WEST MEAD TOWNSHIP — In 1952 — with $1.20 and $1, respectively, in their pockets — Alverna (Toots) Schlosser (now Hotchkiss) and her brother, Gerald, went to the Crawford County Fair as part of Rural School Day.

Alverna was 12 and Gerald, 11. He had earned his dollar helping his dad burn brush and pull mustard out of the oats field. Hers was from an allowance she had saved.

One of the first thing the pair bought in 1952 was candy apples — at a cost of 15 cents. They then went to the merry-go-round where they parted with 9 more cents each.

They were featured in a Meadville Tribune story showing what two kids did at the fair.

Fifty-four years later, the two — both of whom live in the Saegertown area — are still going to the Crawford County Fair. In fact, both have attended every day of the fair since that 1952 interview.

“I love it. I love watching people. I love the flowers. I love to eat and I HAVE to sell the grange cookbooks,” said now-grange member Toots about why she spends so much time at the fair.

“I go to watch,” said her brother. While Toots is often in the Agricultural Building with the grange displays, Schlosser spends his time “in the horse barns all day. All I do is watch others,” he said.

Both remember going to the fair with their parents. The late Melvin Schlosser was employed by the county and did a lot of the maintenance work at the fairgrounds. “He loved the fair, but he would never pay the prices for the food. He would pack his lunch and sit under a tree and eat it every day,” said Toots. “Peanut butter and jelly sandwiches,” nodded Schlosser. “He thought that was the perfect lunch.”

In her 1952 Tribune interview, Toots said she supposed she would be a housewife when she grew up. She is, in fact, a housewife, but also worked in physical therapy and retired from PENNCREST School District where she worked in the cafeteria. “It’s always back to the food,” she laughed.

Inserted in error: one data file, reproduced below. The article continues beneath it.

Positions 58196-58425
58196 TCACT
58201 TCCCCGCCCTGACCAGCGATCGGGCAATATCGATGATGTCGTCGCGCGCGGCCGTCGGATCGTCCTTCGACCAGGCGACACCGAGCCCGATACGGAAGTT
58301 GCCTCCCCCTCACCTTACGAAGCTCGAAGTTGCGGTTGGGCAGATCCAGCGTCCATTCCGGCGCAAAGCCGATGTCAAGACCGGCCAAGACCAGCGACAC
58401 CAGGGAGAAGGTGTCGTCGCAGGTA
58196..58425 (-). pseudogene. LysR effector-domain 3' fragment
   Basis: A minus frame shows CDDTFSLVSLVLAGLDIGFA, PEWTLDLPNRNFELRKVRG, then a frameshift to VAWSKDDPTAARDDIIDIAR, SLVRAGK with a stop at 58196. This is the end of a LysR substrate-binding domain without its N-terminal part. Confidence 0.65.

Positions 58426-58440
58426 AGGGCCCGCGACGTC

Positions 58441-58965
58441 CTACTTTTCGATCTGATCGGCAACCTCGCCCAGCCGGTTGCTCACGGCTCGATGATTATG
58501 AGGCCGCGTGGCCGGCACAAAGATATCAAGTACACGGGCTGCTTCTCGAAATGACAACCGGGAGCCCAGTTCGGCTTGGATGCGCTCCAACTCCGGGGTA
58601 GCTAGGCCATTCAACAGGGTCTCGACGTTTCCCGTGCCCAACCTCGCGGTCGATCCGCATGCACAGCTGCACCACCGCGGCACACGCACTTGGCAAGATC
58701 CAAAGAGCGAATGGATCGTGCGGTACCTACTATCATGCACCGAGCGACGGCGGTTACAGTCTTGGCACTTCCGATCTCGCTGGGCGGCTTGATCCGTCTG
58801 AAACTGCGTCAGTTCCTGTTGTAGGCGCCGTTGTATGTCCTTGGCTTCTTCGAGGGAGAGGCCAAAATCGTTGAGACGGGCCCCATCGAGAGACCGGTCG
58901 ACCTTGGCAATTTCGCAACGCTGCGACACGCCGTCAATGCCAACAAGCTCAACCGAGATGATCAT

In his 1952 comments, Schlosser predicted he might become a farmer. Instead, he became a lineman for Northwestern Rural Electric Cooperative Association. He retired recently. While he never did take up farming, he does have horses.

While Toots went to the county fair with $1.20 in ’52, she predicts she and her husband, John, will spend “$100 this week to eat at the fair.” She loves hot sausage sandwiches from East Mead Fire Department’s booth and pie from the Fallowfield United Methodist Church booth.

Her brother spends most of his time in the barns and predicts he will spend about $40 or $50 on food. He does leave the barn area for one thing — “Fallowfield’s pie. I always take a trip up here.”

While they both love the fair, both offered some changes they’d appreciate. “The midway. It’s too (much of a) carnival,” said Toots. “I’m different. I’m from the old school.” Her brother would move the farm equipment back to the original site on the road from Gate One. “I think they took too much from the farmers,” he said, saying it should be more visible. “I don’t agree with the midway either,” he said, noting he, too, likes a more traditional fair.

Both took their children to the fair nearly every day and now have taken their grandchildren as well.

Toots has another part of the fair that she never misses — the Miss Crawford County Scholarship Pageant. “I love it,” she said. “We have three girls (contestants) from Saegertown this year,” she said of her hometown. “I would not miss it.”

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